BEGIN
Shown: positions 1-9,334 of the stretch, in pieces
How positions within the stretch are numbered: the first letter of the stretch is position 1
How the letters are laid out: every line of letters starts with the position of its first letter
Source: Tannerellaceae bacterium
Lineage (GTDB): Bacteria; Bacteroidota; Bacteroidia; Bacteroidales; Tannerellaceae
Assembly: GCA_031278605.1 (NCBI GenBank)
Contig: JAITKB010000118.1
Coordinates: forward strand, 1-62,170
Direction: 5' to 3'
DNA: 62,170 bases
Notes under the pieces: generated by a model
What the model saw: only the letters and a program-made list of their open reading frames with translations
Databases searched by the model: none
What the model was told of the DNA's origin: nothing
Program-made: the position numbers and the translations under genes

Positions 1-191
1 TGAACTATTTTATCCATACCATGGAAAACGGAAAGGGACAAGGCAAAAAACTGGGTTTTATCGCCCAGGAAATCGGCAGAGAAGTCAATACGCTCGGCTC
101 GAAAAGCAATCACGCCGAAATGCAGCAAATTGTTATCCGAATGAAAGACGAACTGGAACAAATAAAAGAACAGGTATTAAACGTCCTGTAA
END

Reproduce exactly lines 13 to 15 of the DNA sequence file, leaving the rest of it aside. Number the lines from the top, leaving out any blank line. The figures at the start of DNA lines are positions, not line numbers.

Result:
Databases searched by the model: none
What the model was told of the DNA's origin: nothing
Program-made: the position numbers and the translations under genes